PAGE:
New guide offers transparency on plant-based sports nutrition

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The Vegan and vegetarian sports nutrition guide​’​ is published in partnership with the European Specialist Sports Nutrition Alliance (ESSNA) and provides a transparent explanation of terminology and the nutritional profile of products on the market.

Waterfall explains the significance of different plant-based options (flexitarian, pescatarian, etc) and outlines the virtues of each one. He also addresses concerns about insufficient essential nutrients in some sports nutrition products.

Plant-based trends

According to the author, approximately 31% of Europeans claim they follow a meat-free diet, which has sparked a sharp rise in new product development of plant-based sports nutrition over the last four years.

This activity reflects mainstream consumer dietary trends and endorsements by a growing number of world-class athletes, like Serena Williams, Lionel Messi and Lewis Hamilton.

“14% of UK sports nutrition products launched in 2019 featured a vegan or vegetarian claim, up from 9% in 2014. This increase is typical of those across Europe. 21% of Europeans have said that they have bought plant-based sports nutrition products.”

He adds that plant-based diets have significant potential to improve health, exercise performance and recovery. “Sports nutrition products can play a useful role in supporting anyone’s active lifestyle.”​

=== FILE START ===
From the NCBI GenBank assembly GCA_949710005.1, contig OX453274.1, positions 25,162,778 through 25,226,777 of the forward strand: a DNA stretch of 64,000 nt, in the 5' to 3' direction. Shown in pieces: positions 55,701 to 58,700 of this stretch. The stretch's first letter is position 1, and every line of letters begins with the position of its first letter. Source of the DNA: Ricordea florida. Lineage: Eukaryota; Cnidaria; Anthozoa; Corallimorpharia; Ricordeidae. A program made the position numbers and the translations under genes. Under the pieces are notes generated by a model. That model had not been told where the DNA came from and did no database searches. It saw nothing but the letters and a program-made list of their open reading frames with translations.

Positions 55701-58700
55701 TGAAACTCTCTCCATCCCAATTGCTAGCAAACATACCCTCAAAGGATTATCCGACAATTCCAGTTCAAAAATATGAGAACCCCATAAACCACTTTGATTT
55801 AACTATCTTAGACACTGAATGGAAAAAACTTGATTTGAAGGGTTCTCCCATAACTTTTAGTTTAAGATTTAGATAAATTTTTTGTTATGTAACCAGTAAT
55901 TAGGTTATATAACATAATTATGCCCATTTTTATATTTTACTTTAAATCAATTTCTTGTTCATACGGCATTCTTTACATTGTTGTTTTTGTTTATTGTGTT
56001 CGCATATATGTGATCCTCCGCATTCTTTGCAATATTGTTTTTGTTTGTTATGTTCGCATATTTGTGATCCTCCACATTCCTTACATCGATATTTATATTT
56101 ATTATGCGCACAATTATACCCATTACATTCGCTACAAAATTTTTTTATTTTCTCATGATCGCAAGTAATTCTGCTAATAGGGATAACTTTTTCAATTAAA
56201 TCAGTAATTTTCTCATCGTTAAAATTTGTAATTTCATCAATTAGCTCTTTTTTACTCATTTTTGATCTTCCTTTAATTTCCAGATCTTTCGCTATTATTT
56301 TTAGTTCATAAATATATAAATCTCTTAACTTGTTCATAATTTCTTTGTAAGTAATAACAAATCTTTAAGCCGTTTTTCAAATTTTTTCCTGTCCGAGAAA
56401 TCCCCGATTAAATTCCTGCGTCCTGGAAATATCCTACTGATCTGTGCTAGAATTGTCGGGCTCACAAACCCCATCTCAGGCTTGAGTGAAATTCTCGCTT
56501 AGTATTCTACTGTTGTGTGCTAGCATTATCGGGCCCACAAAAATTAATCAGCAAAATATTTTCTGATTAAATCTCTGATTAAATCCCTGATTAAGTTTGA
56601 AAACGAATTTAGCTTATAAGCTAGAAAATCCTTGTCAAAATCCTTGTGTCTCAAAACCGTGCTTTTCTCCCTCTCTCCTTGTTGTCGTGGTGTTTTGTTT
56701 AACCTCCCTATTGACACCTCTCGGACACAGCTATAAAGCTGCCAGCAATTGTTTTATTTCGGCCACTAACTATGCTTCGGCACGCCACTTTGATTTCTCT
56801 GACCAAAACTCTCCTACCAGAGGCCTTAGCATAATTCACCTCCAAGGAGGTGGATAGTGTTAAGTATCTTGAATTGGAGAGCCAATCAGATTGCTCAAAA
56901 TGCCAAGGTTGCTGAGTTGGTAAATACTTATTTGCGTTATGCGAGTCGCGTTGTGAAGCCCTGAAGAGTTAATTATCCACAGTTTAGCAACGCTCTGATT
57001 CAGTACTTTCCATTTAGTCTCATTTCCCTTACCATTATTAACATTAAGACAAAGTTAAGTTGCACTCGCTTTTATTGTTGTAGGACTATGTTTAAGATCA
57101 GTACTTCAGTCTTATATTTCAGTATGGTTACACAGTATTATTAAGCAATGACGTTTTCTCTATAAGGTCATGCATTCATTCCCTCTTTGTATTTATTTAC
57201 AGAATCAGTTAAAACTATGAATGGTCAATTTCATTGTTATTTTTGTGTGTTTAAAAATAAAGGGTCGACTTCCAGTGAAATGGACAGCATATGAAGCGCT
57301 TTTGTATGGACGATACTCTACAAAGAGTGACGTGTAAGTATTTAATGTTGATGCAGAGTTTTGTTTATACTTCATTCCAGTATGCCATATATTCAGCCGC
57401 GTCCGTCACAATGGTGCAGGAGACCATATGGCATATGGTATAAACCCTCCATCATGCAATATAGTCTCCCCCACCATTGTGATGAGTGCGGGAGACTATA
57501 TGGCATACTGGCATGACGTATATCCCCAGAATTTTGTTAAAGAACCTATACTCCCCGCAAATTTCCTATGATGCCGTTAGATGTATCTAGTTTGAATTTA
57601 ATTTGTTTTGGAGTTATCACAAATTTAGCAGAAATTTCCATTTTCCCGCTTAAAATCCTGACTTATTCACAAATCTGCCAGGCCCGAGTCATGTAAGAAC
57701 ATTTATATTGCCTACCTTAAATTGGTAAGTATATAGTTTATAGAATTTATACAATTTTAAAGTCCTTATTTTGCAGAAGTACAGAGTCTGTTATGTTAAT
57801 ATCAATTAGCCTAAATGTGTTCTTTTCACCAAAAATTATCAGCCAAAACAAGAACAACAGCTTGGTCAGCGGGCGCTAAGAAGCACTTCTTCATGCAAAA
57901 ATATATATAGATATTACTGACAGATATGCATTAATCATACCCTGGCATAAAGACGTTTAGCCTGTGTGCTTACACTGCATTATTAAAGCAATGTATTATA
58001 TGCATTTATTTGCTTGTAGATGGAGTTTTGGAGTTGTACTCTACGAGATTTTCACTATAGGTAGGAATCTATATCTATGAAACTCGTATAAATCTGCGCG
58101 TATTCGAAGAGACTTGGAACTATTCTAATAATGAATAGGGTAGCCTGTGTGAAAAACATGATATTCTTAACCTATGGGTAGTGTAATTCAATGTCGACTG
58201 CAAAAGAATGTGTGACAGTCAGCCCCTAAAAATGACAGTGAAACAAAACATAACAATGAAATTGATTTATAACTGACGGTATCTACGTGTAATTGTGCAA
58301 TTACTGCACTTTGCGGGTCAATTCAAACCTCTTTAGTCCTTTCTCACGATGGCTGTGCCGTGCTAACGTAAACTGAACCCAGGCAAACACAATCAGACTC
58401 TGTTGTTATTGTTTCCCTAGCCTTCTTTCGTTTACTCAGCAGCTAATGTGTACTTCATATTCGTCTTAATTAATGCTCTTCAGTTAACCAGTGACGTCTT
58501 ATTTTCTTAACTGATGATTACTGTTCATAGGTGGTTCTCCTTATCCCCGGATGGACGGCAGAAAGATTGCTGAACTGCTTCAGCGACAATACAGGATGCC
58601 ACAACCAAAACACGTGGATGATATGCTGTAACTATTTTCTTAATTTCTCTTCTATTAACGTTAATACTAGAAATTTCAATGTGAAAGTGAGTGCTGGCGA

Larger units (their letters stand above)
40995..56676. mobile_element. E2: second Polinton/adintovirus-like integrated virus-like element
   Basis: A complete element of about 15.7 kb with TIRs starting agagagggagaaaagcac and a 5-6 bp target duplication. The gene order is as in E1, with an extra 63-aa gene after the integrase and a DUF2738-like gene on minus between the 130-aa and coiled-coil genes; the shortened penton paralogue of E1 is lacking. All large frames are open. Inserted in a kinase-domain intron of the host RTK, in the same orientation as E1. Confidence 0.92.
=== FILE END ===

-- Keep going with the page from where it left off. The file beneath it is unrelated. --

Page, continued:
Some sports drinks contain electrolytes that replenish essential minerals and alleviate dehydration. The addition of caffeine aids concentration and alertness, he explains.

Creatine optimises high-intensity, short-duration exercise and iron ensures delivery of oxygen to key exercise tissues, normal functioning of the immune systems, and reduces tiredness and fatigue.

Nutritional value

Waterfall acknowledges that deficiencies can occur with plant-based products and suggests alternative vegetarian sources or supplementation where necessary, such as vitamin B12 (essential for health and performance), and vitamin D, important for health bones and immune systems.

“Plants don’t produce B12 in reliable quantities, it’s important to source it from fortified foods and supplements,” he says.

“In the UK it’s recommended that everyone, regardless of diet, considers taking a vitamin D supplement. It plays numerous critical roles in the body.”

He advises additional iodine intake to counteract the omission of cow’s milk (often a main source), obtained from fortified plant milks or iodised salt, and protein supplements for consumers with high protein goals.

“Products made with multiple sources of plant protein will contain all the essential amino acids. In other cases, fortification with essential amino acids with adequate purity may be used to ensure a complete amino acid profile.”

Waterfall maintains that a well-planned vegan or vegetarian diet can provide everything the body needs to thrive. He adds, “Leading health authorities, such as the World Health Organisation and the British Dietetic Association, acknowledge that plant-based diets can support healthy living in people of all ages, include athletes.”

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